US refarms 2.5 GHz band from education to 5G

The US telecoms regulator has decided to redirect the 2.5 GHz band away from its current educational use to create more 5G spectrum.

The Federal Communications Commission is positioning this as a move to modernize the outdated regulatory framework for the 2.5 GHz band, which is apparently the single largest band of contiguous spectrum below 3 GHz. The band had been set aside for educational TV use and the FCC move removes any restrictions on who can use it and how. It had previously been made available for free but now the government gets to cash in on yet another auction.

At long last, we remove the burdensome restrictions on this band, allowing incumbents greater flexibility in their use of the spectrum, and introduce a spectrum auction that will ensure that this public resource is finally devoted to its highest-valued use,” said FCC Chairman Ajit Pai. “These groundbreaking reforms will result in more efficient and effective use of these airwaves and represent the latest step in advancing U.S. leadership in 5G.”

According to Pai, most educational users of this spectrum ended up leasing it out for commercial use anyway, which he seems to consider justification enough alone to take it off them. His full statement makes several oblique references to dissent among the FCC commissioners. The motion was opposed by two Commissioners and Pai infers that their obstruction could result in the US falling behind in the 5G race.

One of those dissenters was Jessica Rosenworcel, who often disagrees with Pai. Here’s her tweet on the matter.

“This order turns its back on the schools and educational institutions that have made the 2.5 GHz band their home since 1962,” said Rosenworcel in her statement.  “Today the FCC takes the innovative effort to infuse this band with learning opportunities—an initiative that dates back to the Kennedy Administration—and reverts to uninspired and stale commercial spectrum policy.

“This is a shame. Instead of using these airwaves in creative ways, we take the 2.5 GHz band, cut education from its mission and collapse this spectrum into an overlay auction system that structurally advantages a single nationwide carrier.” She then went on at considerable length about how important education is.

Commissioner Starks was the other dissenter and wrote an essay on the importance of the education sector having access to this spectrum that it made Rosenworcel’s efforts look like a memo. With boring inevitability the two dissenters are both affiliated to the republican party and the three in favour are all republicans, which makes you wonder whether there is any principle involved at all.

As Light Reading informs us, this spectrum is likely to be used largely for rural coverage and especially for fixed wireless access. The US is a big country and there are still plenty of coverage gaps to fill. The education sector is apparently bemoaning the decision but if it has been largely reselling the spectrum maybe it’s the revenue that it will miss the most.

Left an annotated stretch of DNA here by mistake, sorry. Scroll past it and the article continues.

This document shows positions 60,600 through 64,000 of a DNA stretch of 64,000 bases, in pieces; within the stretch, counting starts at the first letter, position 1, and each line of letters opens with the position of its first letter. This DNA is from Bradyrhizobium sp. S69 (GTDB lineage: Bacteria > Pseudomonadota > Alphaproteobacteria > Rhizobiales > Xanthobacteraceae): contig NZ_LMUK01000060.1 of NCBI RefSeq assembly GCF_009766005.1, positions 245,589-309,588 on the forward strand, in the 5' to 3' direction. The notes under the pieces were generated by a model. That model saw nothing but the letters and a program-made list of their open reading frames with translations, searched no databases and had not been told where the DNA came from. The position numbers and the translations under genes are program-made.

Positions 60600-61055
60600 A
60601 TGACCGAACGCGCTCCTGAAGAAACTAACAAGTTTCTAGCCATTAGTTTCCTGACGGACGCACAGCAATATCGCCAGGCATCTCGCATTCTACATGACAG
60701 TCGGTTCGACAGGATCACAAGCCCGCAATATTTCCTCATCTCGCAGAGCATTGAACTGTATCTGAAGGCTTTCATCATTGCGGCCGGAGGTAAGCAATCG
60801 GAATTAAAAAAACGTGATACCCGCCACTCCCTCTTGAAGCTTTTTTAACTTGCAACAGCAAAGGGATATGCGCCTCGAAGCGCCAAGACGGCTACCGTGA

Amazon takes one small step for satellite connectivity

Amazon has submitted its application to the FCC to deliver home broadband services to rural communities in the US through its Kuiper Systems satellite programme.

In a filing with the FCC, Kuiper Systems, a wholly-owned subsidiary of Amazon.com, plans to deliver high-speed, low-latency broadband services to consumers, businesses, and other customers worldwide through a constellation of 3,236 satellites in 98 orbital planes at altitudes of 590 km, 610 km, and 630 km, us Ka-band radio frequencies.

Aside from providing broadband solutions to rural and hard-to-reach communities, the plan is also to enable MNOs to expand wireless services to unserved and underserved mobile customers and provide high-throughput mobile broadband connectivity services for aircraft, maritime vessels, and land vehicles.

While Amazon has plugged its bank account to entice the FCC, it is also leaning on its existing operations as a means to support the new venture. It has stated it has the ‘global terrestrial networking and compute infrastructure required for the Kuiper System’, as well as the ‘customer operations capabilities’ acquired through its various businesses from eCommerce through to AWS cloud computing.

It’s a comprehensive filing from Amazon, and we suspect it peak some interest at the offices of the FCC.

“The Kuiper System will deliver satellite broadband communications services to tens of millions of unserved and underserved consumers and businesses in the United States and around the globe,” the application states.

“According to the FCC’s 2019 Broadband Deployment Report, 21.3 million Americans lack access to fixed terrestrial broadband with benchmark download and upload speeds of 25 Mbps/3 Mbps, and more than 33 million Americans do not have access to mobile LTE broadband speeds of 10 Mbps/3 Mbps. Amazon will help close this digital divide by offering fixed broadband communications services to rural and hard-to-reach areas.”

Once the ugly duckling of the communications family, the satellite segment has been given a new lease of life in recent months. Amazon and Tesla are two companies which are attracting the lion’s share of headlines, but there are several firms, such as OneWeb, Telesat and LeoSat Technologies, with grand plans to launch constellations over the next few years to bridge the connectivity gap.